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rwnobles

Anyone read Rick Postestio's take on it in Portland Monthly?
http://www.portlandmonthlymag.com/real-estate/articles/a-radical-vision-of-the-future-of-portland-april-2015

keath L


"...the Design Commission is proving to be incredibly successful in positively impacting our built environment. There was ample testimony that reiterated the importance and benefits of the commission, and what their efforts have meant to the city."

Really? Please cite and document 5 projects where the input from the Design Commission (not planning staff - the commission) significantly improved the design originally submitted by the architect or development team.

I would be very interested to see how many projects were significantly altered in a positive way by the commission.

Brian Libby

keath L, I didn't write this post, but the Design Commission has been improving the design of central city projects for more than 25 years. Maybe that's specifically to do with how these projects intersect with the street at the pedestrian realm. Maybe at times the back-and-forth causes headaches for owners and developers and architects. And it's certainly true that ugly buildings still find their way to completion despite the Design Commission's efforts. But I think to suggest that the commission hasn't positively impacted local architecture is in my mind an extreme case of hyperbole.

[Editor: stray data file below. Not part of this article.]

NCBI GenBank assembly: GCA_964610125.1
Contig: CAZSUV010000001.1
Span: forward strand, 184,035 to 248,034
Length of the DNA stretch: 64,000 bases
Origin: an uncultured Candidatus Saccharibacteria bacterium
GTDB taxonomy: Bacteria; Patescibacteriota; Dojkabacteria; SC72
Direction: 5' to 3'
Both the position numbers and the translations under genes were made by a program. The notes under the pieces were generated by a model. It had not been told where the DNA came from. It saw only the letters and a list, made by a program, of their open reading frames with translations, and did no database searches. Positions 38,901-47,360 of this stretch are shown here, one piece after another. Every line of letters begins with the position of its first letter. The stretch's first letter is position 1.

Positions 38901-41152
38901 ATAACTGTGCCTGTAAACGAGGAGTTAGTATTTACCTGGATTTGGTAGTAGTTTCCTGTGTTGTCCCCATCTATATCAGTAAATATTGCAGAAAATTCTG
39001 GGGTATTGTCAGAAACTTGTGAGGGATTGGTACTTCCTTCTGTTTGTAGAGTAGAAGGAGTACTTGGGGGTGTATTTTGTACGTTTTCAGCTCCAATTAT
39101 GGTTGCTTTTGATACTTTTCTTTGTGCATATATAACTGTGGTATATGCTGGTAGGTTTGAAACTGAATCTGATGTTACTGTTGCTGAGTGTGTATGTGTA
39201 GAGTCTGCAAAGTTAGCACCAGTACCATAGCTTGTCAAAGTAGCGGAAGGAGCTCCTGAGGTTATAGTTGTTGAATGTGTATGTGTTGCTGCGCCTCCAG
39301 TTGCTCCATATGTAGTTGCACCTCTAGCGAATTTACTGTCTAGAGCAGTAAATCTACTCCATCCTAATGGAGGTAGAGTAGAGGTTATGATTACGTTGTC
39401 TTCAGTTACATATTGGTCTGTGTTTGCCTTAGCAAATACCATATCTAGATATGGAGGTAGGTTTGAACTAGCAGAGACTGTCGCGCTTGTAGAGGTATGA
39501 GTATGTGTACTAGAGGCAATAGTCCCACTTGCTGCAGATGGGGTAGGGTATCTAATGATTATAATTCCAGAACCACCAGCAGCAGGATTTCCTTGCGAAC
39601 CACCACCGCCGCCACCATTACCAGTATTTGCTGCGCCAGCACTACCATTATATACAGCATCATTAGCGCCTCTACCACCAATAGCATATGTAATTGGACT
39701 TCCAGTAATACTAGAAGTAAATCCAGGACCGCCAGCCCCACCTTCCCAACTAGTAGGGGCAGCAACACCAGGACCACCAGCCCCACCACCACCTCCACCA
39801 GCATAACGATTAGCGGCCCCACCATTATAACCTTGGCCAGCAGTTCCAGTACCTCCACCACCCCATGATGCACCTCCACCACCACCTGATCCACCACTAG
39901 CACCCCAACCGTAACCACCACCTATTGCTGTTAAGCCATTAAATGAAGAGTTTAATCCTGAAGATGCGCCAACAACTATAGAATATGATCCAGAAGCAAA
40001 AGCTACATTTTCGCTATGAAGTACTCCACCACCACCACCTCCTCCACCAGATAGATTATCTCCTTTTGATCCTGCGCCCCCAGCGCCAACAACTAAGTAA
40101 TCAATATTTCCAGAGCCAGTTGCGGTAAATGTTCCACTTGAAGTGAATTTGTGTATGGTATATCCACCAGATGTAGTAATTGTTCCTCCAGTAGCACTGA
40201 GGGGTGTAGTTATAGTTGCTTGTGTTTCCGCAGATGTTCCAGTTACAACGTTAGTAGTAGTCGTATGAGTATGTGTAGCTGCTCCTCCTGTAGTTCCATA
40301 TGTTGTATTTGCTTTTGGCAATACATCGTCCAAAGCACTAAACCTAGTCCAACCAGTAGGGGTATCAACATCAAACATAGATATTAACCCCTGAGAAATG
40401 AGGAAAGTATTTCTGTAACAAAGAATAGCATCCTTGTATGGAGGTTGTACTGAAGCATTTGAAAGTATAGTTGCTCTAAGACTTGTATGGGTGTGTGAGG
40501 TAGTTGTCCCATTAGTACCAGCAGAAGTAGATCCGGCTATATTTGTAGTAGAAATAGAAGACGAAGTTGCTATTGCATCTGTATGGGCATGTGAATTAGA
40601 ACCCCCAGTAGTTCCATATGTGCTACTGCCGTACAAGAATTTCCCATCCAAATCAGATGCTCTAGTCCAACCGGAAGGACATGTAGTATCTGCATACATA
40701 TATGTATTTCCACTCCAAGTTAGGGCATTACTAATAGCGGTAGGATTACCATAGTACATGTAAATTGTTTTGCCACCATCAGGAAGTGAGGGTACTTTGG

Keath L

Brian - I understand that you didn't write this post but it is on your website. You didn't answer my question. (Or the author didn't answer my question.) I'll make it simpler. Please cite five examples where design commission has significantly improved a project submitted in the last 12 months.

I don't deny that design review has had a positive affect on our built environment. What I do see however is the growth of design review influence beyond a legitimate and effective review of building design elements within a zoning and planning code, to an an expansive and very effective, unregulated revenue generator for a municipality that is looking for other funding sources. I wholeheartedly agree the design review has a place in the Portland built environment. I don't believe however that it should be a requirement that every piece of property within the city limits should be required to present to design review.

Based on recent discussions both at design commission and at the city of Portland, it appears that this is the direction that we are headed.

Nathan Day